In the short story “Good Country People,” Flannery O’Connor utilizes the characters Joy Hopewell and Manley Pointer to expose how believing in nothing makes a person isolated and spiritually empty. Joy Hopewell is a well-educated, thirty-two year old atheist with an artificial leg. Joy's lack of belief causes her to lose all the human civility and decency she has. She even changes her name to Hulga. Flannery O'Connor's use of the mythological Trickster persona to seek, attract, and repulse the protagonist Joy-Hulga leads to her spiritual enlightenment.
Manley Pointer through the Trickster persona seeks out the Hopewells, specifically Hulga. From the beginning the Bible salesman uses the svelte and persuasive words used by the Trickster. Pointer maneuvers himself inside when he tells Mrs. Hopewell, “Lady, I’ve come to speak of serious things.” He continues, using her own thoughts and feelings to manipulate her, telling her, “I know you believe in Chrustian service” and “People like you don’t like to fool with country people like me.” The Trickster knows that Mrs. Hopewell is just being polite, but he persists, taking advantage of her desire to avoid all conflict and her love of “good country people.” Manley craftily gets himself invited to dinner out of sympathy. Knowing that Joy-Hulga has a heart condition, the Trickster deceives Mrs. Hopewell by telling her, “I got this heart condition. I may not live long. When you know it’s something wrong with you and you may not live long, well then, lady…” Through deceit and smooth talking, Pointer guarantees he'll spend the evening at the Hopewell's home. The Trickster has found his way inside and can now focus on his target Hulga.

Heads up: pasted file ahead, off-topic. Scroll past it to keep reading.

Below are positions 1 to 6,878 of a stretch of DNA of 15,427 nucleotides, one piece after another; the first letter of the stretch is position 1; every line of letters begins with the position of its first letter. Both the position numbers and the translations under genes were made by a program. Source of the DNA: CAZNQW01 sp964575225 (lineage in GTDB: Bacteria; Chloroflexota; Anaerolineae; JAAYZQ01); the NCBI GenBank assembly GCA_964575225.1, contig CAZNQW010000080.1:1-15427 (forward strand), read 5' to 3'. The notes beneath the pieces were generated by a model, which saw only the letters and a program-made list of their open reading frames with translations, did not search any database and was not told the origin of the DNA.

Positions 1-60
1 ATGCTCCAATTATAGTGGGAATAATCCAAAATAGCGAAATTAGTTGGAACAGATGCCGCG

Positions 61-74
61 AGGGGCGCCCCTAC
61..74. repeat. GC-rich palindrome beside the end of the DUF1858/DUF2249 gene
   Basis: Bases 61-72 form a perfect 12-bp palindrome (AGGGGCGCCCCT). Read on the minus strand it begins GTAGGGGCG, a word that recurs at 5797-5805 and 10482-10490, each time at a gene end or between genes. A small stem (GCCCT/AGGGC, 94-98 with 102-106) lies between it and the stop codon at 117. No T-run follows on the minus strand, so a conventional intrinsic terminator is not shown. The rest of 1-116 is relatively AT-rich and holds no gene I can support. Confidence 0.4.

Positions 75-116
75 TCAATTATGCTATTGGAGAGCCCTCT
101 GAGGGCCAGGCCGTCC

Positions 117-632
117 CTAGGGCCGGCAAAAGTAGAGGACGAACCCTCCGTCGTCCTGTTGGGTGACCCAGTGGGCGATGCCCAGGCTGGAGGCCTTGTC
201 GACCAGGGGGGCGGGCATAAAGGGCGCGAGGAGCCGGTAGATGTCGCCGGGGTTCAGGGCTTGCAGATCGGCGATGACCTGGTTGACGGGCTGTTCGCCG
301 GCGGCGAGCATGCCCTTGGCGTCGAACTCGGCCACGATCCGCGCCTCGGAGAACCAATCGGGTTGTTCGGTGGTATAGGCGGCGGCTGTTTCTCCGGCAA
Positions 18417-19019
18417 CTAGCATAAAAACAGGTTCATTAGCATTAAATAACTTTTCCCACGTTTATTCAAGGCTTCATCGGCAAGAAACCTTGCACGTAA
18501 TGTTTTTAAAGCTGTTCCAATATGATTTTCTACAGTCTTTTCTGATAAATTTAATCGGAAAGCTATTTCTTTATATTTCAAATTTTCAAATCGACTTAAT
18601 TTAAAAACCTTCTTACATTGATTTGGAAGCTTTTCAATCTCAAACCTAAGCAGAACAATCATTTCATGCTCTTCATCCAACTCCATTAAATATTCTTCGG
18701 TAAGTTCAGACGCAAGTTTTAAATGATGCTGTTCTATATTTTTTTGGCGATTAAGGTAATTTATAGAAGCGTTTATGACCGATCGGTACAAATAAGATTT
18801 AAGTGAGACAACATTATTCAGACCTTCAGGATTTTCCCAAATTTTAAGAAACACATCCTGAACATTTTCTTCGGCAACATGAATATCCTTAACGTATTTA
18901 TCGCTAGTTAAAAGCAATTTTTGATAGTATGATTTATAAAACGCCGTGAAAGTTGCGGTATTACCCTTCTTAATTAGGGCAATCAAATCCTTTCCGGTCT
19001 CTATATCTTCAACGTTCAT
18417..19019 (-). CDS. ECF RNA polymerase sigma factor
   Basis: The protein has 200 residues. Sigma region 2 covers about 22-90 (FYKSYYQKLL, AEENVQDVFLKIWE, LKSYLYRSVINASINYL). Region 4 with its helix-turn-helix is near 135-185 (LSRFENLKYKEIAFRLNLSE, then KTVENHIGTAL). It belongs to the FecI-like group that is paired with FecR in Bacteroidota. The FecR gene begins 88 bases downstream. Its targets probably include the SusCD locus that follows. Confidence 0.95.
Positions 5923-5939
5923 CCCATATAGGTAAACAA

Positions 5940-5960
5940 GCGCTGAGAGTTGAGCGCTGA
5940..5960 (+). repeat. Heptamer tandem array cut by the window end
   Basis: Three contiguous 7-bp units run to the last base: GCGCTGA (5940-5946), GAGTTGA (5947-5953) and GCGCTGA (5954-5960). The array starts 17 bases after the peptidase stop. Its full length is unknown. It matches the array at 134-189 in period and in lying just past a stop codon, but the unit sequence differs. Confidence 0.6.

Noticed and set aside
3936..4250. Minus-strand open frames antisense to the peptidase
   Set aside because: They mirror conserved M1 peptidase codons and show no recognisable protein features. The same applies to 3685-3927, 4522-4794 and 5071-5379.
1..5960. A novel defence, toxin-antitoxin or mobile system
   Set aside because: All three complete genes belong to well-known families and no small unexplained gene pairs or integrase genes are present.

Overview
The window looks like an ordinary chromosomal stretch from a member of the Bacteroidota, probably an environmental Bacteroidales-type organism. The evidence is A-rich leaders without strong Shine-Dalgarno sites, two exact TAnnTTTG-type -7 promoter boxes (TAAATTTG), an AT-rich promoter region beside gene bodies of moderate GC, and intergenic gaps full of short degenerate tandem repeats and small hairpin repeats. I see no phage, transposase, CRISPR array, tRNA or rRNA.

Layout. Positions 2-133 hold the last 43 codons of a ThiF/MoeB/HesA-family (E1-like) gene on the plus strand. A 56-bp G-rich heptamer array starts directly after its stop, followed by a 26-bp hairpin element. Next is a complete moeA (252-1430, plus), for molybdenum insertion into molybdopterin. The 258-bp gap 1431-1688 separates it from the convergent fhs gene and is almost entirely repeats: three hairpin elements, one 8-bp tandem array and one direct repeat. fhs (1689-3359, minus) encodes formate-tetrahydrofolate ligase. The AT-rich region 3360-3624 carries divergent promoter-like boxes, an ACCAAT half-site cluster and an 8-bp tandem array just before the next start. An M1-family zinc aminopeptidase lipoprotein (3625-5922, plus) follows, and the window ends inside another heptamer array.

The Trickster has found his target and continues to use his mythological persona to attract Joy/Hulga. Pointer uses his silver tongue to convince disagreeable Hulga to accompany him on a picnic the next day. The con-artist tells Hulga, “I think you're brave. I think you're real sweet” and...
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